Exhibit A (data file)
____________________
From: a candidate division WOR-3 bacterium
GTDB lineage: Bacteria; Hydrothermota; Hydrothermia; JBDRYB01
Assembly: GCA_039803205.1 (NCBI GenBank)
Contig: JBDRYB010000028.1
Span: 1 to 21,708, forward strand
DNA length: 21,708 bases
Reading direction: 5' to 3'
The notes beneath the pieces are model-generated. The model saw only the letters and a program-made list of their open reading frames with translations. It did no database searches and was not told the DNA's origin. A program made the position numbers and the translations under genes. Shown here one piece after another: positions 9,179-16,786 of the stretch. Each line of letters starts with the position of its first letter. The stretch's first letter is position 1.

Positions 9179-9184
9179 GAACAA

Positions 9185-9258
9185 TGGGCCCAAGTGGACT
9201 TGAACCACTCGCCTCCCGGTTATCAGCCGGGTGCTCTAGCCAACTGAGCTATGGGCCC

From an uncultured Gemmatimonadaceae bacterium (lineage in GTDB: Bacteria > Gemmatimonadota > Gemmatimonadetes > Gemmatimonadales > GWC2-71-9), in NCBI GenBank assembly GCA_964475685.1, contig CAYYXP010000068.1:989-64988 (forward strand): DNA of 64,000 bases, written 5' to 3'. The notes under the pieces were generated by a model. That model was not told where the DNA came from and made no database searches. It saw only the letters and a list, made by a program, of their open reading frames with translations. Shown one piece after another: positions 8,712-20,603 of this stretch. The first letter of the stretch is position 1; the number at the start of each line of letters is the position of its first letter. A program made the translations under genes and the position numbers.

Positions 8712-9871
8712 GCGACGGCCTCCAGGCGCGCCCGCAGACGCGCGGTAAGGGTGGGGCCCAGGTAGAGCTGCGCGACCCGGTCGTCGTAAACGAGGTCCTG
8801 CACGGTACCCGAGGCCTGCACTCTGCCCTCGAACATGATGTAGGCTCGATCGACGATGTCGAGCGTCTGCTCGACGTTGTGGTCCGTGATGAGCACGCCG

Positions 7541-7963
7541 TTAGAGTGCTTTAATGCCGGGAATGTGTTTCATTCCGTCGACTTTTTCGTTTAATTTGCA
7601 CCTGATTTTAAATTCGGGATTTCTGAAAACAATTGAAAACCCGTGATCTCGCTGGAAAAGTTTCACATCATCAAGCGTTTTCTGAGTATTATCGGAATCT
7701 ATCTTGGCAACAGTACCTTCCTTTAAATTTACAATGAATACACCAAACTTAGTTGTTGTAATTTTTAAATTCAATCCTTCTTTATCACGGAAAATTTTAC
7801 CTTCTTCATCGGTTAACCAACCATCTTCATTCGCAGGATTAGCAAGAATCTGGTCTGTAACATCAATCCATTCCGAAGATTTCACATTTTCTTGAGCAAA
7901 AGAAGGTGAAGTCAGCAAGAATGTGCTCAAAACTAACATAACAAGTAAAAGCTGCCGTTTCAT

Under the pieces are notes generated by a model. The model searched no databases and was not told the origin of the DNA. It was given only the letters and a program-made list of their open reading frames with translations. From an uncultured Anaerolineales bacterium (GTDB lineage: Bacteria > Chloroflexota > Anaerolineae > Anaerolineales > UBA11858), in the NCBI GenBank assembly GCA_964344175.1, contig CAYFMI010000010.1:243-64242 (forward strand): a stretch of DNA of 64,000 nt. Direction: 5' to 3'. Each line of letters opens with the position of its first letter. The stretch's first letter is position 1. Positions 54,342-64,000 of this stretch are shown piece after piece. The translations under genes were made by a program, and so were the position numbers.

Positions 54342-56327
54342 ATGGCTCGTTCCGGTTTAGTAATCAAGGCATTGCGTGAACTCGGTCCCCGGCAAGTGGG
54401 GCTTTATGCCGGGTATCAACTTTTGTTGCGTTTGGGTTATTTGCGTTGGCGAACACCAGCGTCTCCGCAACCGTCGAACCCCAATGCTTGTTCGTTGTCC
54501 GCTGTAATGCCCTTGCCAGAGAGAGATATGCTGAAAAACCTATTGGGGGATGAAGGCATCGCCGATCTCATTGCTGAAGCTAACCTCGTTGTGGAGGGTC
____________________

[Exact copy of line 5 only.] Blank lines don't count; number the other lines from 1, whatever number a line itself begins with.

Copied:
Span: 1 to 21,708, forward strand